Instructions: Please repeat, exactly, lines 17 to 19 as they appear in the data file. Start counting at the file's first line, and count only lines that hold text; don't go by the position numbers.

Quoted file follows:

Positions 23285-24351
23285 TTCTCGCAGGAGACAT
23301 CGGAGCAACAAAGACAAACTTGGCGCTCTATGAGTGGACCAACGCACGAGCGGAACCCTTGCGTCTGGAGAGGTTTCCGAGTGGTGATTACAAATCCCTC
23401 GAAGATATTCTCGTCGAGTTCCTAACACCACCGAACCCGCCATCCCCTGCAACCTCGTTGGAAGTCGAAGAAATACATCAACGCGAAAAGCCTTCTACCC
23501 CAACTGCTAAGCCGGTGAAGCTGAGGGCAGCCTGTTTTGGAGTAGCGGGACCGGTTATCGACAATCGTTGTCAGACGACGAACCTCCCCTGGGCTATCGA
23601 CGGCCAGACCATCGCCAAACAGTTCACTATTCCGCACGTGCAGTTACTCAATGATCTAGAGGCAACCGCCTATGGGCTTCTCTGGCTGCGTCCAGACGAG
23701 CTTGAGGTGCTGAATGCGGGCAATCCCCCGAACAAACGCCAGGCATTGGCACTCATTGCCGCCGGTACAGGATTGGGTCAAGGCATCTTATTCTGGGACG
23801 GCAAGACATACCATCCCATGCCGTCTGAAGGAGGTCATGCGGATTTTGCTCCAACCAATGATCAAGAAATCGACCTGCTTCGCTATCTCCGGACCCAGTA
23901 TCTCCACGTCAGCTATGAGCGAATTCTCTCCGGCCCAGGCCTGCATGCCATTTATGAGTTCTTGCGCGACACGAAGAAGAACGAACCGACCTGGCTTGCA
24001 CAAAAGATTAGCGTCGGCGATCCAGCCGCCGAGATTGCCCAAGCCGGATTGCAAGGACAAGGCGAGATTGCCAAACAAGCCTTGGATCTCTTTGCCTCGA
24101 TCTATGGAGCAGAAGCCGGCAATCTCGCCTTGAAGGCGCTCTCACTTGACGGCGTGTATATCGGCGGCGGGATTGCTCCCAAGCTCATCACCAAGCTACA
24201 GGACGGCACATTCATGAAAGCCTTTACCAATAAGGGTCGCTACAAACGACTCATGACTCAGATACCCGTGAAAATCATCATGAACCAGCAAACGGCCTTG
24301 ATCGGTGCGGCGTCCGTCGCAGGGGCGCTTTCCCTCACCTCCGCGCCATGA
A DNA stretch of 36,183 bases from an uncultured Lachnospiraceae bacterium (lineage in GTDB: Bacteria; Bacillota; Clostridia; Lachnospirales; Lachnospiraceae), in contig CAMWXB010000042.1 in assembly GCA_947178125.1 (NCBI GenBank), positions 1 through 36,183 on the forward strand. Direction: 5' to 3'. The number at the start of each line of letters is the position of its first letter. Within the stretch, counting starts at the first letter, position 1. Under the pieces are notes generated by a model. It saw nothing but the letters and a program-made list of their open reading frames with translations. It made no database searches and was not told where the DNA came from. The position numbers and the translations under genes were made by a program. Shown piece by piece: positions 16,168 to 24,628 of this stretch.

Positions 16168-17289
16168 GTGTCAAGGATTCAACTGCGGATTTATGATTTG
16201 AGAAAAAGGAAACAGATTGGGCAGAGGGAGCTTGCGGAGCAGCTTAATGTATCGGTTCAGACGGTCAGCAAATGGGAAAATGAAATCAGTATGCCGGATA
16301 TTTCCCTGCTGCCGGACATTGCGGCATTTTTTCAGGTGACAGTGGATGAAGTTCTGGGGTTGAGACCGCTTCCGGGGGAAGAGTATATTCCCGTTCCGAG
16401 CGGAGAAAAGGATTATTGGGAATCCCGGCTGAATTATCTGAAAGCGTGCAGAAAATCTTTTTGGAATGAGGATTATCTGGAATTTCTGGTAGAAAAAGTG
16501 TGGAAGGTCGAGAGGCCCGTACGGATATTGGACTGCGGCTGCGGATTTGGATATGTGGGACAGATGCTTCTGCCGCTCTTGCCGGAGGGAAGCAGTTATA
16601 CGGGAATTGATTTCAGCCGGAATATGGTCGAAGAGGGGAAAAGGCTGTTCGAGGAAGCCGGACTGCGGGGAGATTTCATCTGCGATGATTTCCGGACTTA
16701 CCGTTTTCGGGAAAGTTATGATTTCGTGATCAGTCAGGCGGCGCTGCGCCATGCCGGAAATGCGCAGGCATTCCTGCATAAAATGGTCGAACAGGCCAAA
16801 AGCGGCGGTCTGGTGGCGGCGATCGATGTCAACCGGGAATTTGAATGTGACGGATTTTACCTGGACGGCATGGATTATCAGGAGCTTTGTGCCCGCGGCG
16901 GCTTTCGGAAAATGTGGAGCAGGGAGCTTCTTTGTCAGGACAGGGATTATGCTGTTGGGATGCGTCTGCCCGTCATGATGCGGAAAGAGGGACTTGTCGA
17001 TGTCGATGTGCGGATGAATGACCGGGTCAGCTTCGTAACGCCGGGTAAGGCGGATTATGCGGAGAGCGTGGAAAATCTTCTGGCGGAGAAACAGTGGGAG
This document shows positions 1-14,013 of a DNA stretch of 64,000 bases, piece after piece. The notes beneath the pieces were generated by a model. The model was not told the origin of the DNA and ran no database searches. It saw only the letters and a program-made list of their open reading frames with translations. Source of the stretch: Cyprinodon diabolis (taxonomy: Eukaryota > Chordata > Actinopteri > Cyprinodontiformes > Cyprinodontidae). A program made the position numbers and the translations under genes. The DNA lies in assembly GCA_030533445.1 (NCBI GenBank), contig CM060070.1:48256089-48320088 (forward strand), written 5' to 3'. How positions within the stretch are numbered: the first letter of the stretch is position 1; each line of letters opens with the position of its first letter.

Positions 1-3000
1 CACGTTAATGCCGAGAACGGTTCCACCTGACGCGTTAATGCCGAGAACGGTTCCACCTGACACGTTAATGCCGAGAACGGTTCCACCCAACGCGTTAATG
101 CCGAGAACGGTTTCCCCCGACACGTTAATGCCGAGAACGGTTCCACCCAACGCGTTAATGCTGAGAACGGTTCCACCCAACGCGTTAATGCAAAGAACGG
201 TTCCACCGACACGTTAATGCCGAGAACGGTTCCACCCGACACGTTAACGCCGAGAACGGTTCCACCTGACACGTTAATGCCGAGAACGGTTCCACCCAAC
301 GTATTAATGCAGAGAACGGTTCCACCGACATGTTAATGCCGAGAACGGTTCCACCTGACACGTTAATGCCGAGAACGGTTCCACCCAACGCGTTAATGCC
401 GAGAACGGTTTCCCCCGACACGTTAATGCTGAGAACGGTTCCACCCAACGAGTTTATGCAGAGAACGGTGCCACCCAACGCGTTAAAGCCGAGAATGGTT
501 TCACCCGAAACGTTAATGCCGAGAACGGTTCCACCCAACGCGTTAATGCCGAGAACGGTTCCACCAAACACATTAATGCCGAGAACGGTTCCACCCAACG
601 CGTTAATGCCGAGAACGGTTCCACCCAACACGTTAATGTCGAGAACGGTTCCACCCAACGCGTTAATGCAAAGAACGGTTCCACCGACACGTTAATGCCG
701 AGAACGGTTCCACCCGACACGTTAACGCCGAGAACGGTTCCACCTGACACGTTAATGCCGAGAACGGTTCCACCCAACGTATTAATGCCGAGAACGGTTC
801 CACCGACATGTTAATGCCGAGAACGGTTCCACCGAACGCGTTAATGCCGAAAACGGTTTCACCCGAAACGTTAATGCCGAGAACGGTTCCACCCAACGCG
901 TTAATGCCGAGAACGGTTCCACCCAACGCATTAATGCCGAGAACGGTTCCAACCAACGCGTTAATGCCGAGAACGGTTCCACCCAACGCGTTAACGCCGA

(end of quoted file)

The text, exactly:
16201 AGAAAAAGGAAACAGATTGGGCAGAGGGAGCTTGCGGAGCAGCTTAATGTATCGGTTCAGACGGTCAGCAAATGGGAAAATGAAATCAGTATGCCGGATA
16301 TTTCCCTGCTGCCGGACATTGCGGCATTTTTTCAGGTGACAGTGGATGAAGTTCTGGGGTTGAGACCGCTTCCGGGGGAAGAGTATATTCCCGTTCCGAG
16401 CGGAGAAAAGGATTATTGGGAATCCCGGCTGAATTATCTGAAAGCGTGCAGAAAATCTTTTTGGAATGAGGATTATCTGGAATTTCTGGTAGAAAAAGTG